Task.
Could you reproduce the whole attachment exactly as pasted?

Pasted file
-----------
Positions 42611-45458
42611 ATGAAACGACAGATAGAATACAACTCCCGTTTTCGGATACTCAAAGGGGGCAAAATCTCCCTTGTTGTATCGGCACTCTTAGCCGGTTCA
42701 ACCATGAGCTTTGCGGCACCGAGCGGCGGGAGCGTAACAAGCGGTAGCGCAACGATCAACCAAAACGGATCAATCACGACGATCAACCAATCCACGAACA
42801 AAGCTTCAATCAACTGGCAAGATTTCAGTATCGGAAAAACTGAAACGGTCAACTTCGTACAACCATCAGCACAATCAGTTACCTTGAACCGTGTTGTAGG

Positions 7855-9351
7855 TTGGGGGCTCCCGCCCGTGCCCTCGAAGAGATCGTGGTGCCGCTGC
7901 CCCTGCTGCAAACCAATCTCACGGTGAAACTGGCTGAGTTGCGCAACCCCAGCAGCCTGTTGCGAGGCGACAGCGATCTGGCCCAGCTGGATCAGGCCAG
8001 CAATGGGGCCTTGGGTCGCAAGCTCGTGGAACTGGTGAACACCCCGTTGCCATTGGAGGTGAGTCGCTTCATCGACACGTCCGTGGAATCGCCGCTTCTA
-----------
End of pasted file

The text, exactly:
Positions 42611-45458
42611 ATGAAACGACAGATAGAATACAACTCCCGTTTTCGGATACTCAAAGGGGGCAAAATCTCCCTTGTTGTATCGGCACTCTTAGCCGGTTCA
42701 ACCATGAGCTTTGCGGCACCGAGCGGCGGGAGCGTAACAAGCGGTAGCGCAACGATCAACCAAAACGGATCAATCACGACGATCAACCAATCCACGAACA
42801 AAGCTTCAATCAACTGGCAAGATTTCAGTATCGGAAAAACTGAAACGGTCAACTTCGTACAACCATCAGCACAATCAGTTACCTTGAACCGTGTTGTAGG

Positions 7855-9351
7855 TTGGGGGCTCCCGCCCGTGCCCTCGAAGAGATCGTGGTGCCGCTGC
7901 CCCTGCTGCAAACCAATCTCACGGTGAAACTGGCTGAGTTGCGCAACCCCAGCAGCCTGTTGCGAGGCGACAGCGATCTGGCCCAGCTGGATCAGGCCAG
8001 CAATGGGGCCTTGGGTCGCAAGCTCGTGGAACTGGTGAACACCCCGTTGCCATTGGAGGTGAGTCGCTTCATCGACACGTCCGTGGAATCGCCGCTTCTA